The three charities each have strengths and challenges. In June 2015 we appointed Portia Msamo as our local representative with a significant part of her remit being to promote our ideas of social integration by facilitating the sharing of expertise between the charities. For example, the very young Little Angels can benefit hugely from the organisational experience of the Everyday Heroes.
Portia, a resident of IY, is doing a business studies degree with TSIBA and her work with the Fellowship helps funds her expenses. Mike and Nigel have a regular two weekly Skype linkup with Portia which is proving extremely useful to monitor and develop her links with the charities. They also provide her with mentoring on ways to improve her communication and management skills.
We feel we are making a small but measurable difference to the out of school education of some 200 pupils in Hout Bay. The children we help from tiny tots to eighteen year olds need further education and/or employment and the opportunity to live in decent housing. We do not intend to grow in size so we are looking at ways of encouraging the charities we support to become self sufficient so we can use our finite funds to contribute to inspiring employment and sustainable housing projects relevant to the future of young people in Hout Bay.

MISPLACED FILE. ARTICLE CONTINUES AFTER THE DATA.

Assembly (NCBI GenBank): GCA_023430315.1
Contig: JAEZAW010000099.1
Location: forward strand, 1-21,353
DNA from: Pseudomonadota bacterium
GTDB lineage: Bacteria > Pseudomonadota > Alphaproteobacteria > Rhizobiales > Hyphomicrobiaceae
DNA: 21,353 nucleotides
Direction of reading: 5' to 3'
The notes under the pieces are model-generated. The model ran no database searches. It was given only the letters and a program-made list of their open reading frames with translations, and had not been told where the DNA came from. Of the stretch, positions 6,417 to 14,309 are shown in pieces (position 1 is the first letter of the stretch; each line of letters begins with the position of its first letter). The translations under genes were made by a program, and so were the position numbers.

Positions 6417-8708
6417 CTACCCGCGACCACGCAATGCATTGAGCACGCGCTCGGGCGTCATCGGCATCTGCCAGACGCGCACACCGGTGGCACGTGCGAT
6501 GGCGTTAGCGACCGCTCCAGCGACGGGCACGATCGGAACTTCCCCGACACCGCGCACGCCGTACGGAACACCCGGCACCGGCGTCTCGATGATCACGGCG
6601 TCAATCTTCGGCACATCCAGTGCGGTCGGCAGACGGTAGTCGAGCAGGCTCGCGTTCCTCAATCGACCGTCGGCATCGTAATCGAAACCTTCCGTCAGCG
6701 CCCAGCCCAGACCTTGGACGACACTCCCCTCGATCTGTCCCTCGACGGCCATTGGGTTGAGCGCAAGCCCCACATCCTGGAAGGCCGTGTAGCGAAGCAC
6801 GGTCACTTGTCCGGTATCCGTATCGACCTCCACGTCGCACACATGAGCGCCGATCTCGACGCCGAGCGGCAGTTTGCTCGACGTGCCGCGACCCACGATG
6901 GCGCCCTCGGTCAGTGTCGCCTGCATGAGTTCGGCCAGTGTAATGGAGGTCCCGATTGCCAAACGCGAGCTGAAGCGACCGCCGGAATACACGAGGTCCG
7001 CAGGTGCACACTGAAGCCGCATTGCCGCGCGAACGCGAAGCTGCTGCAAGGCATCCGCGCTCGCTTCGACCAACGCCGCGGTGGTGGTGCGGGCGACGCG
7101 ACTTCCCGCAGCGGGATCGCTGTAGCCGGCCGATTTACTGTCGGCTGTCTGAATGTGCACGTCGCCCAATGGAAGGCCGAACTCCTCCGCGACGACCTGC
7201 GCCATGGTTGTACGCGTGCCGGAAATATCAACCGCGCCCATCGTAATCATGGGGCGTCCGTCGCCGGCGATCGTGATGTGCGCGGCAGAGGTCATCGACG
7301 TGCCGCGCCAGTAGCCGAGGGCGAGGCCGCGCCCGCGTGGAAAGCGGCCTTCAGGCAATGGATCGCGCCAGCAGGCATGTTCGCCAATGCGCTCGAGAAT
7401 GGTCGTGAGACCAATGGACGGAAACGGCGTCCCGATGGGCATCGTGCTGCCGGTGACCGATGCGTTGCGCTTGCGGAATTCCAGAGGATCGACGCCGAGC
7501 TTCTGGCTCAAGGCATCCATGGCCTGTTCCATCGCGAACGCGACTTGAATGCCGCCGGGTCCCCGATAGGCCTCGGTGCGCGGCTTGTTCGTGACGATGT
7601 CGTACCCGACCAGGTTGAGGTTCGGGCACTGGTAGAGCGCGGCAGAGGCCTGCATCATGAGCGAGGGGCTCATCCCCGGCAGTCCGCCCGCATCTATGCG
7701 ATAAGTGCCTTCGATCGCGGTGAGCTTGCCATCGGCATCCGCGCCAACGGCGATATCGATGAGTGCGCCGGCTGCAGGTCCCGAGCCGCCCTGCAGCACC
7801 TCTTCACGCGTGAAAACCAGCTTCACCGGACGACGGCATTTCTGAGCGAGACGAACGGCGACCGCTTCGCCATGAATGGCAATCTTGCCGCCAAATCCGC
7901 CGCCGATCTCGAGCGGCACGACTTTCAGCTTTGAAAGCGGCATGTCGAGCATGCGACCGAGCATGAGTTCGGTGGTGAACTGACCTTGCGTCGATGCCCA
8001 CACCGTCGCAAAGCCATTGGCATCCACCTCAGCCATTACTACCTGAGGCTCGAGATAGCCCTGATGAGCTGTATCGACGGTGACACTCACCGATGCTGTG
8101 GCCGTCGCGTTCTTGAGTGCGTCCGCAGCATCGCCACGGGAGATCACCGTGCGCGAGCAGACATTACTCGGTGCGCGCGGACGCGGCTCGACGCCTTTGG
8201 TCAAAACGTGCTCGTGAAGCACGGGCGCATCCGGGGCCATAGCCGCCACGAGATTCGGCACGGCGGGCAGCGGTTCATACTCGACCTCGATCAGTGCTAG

In parallel to this charity support work, we will continue to work with the HBP to develop a comprehensive new Concept Plan for Hout Bay that fits with the long term objectives of the Cape Town Municipality.
A significant part of our activities are concentrated on raising sufficient annual funds to support our programme.Â We are focussing on sustainable long term fund raising initiatives, such as our 100 Club so we are less reliant of one off events like our Gala Dinner last year.Â We would be very grateful for any support you can offer by donating to the Fellowship or joining the 100 Club. (Email firstname.lastname@example.org to join).
Article written by Mike Nightingale – Chairman